Many drugs can induce antibodies that are capable of causing severe thrombocytopenia.1,2 Quinine is the oldest recognized cause of this condition, which was first described in the late 19th century.3 Although quinine has been supplanted by other drugs as a treatment for malaria, it continues to be a major cause of drug-induced thrombocytopenia because of its use for the prevention of nocturnal leg cramps.4,5 Because of concern about drug-induced thrombocytopenia and other adverse effects, the Food and Drug Administration banned over-the-counter use of quinine in 1994,6 and recommended against its use even by prescription in 1995.7 Nonetheless, a number of quinine-containing products are still available,8 and adverse reactions continue to be reported.1,2 Quinidine, a structural isomer of quinine, is probably just as immunogenic, but cases of quinidine-related drug-induced thrombocytopenia have waned in recent years as its use for cardiac arrhythmias has declined. When a patient taking any medication, but especially quinine or quinidine, presents with thrombocytopenia and bleeding, it is important that a drug-induced origin be considered, because further exposure to the offending agent can have serious or fatal consequences. As illustrated by the cases reported herein, however, arriving at the correct diagnosis is not always a simple matter.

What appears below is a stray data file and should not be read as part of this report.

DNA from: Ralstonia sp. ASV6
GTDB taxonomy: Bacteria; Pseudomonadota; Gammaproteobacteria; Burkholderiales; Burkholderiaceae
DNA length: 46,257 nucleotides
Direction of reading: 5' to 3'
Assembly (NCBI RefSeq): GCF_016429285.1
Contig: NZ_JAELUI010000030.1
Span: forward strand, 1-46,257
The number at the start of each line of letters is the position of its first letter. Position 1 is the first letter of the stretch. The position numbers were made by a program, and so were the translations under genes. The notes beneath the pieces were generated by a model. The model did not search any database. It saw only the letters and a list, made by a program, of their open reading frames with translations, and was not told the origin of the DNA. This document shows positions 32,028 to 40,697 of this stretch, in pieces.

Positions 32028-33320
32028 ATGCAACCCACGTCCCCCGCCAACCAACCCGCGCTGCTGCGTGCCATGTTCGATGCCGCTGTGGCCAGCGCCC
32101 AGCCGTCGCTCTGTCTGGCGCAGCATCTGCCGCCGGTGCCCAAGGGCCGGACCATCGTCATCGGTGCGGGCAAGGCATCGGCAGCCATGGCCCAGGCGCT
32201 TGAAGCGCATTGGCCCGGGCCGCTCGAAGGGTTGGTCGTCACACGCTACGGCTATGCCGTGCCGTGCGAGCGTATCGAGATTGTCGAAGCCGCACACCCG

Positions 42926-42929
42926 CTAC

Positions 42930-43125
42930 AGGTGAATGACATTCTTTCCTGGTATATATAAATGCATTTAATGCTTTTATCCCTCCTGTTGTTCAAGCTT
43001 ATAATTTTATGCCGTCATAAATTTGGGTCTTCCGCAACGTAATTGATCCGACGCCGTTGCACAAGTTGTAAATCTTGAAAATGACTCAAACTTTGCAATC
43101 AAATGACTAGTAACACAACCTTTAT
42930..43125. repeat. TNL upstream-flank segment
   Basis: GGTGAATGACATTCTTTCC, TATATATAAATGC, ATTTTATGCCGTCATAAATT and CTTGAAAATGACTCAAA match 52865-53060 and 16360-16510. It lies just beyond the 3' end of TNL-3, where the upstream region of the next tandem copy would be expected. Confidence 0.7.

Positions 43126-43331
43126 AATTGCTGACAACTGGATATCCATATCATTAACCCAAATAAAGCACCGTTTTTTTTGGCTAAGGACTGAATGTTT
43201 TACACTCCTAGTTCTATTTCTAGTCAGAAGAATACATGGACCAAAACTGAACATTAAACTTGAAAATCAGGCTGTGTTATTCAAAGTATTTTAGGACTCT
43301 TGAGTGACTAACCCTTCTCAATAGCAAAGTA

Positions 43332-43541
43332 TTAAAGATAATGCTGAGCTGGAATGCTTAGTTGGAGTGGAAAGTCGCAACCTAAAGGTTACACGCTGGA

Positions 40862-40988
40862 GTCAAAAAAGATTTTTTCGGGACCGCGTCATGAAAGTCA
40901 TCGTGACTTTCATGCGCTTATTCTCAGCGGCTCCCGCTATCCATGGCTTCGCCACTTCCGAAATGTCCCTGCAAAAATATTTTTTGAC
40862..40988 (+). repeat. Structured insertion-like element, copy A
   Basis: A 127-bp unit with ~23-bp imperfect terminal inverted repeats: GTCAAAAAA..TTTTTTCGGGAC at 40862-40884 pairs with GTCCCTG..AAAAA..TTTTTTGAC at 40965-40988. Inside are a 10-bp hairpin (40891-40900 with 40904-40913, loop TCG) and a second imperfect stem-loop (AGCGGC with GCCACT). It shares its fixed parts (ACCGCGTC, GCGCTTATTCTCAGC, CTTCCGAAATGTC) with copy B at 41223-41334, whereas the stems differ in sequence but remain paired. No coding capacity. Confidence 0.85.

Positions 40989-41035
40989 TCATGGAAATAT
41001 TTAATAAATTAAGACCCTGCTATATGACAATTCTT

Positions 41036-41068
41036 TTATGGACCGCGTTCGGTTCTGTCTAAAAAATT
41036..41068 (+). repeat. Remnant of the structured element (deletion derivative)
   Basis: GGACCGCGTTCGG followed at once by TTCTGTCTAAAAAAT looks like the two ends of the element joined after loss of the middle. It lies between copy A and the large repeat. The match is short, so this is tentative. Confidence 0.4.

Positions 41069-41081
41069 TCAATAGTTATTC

Josina C. Reddy, Marc A. Shuman, Richard H. Aster. Quinine/Quinidine-Induced Thrombocytopenia: A Great Imitator. Arch Intern Med. 2004;164(2):218–220. doi:10.1001/archinte.164.2.218
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